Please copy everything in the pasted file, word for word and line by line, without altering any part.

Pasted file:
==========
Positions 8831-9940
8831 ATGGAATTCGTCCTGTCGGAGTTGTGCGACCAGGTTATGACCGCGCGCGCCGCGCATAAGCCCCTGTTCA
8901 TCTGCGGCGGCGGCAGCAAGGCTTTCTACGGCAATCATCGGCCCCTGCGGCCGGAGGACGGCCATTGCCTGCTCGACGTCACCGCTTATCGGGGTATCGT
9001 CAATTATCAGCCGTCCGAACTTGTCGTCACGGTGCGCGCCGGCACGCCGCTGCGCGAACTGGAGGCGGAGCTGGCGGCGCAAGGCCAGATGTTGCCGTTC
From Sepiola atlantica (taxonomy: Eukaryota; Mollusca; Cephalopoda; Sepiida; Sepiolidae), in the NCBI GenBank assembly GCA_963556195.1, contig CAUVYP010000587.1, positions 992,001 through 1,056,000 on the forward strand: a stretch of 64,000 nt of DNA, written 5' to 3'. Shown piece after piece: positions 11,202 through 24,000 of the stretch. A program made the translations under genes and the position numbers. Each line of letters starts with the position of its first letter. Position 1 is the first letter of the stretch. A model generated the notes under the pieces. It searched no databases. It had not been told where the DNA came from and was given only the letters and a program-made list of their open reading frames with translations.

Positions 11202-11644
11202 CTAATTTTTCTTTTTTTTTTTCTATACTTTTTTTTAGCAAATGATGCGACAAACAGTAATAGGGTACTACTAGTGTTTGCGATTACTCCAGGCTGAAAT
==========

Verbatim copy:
Positions 8831-9940
8831 ATGGAATTCGTCCTGTCGGAGTTGTGCGACCAGGTTATGACCGCGCGCGCCGCGCATAAGCCCCTGTTCA
8901 TCTGCGGCGGCGGCAGCAAGGCTTTCTACGGCAATCATCGGCCCCTGCGGCCGGAGGACGGCCATTGCCTGCTCGACGTCACCGCTTATCGGGGTATCGT
9001 CAATTATCAGCCGTCCGAACTTGTCGTCACGGTGCGCGCCGGCACGCCGCTGCGCGAACTGGAGGCGGAGCTGGCGGCGCAAGGCCAGATGTTGCCGTTC
From Sepiola atlantica (taxonomy: Eukaryota; Mollusca; Cephalopoda; Sepiida; Sepiolidae), in the NCBI GenBank assembly GCA_963556195.1, contig CAUVYP010000587.1, positions 992,001 through 1,056,000 on the forward strand: a stretch of 64,000 nt of DNA, written 5' to 3'. Shown piece after piece: positions 11,202 through 24,000 of the stretch. A program made the translations under genes and the position numbers. Each line of letters starts with the position of its first letter. Position 1 is the first letter of the stretch. A model generated the notes under the pieces. It searched no databases. It had not been told where the DNA came from and was given only the letters and a program-made list of their open reading frames with translations.

Positions 11202-11644
11202 CTAATTTTTCTTTTTTTTTTTCTATACTTTTTTTTAGCAAATGATGCGACAAACAGTAATAGGGTACTACTAGTGTTTGCGATTACTCCAGGCTGAAAT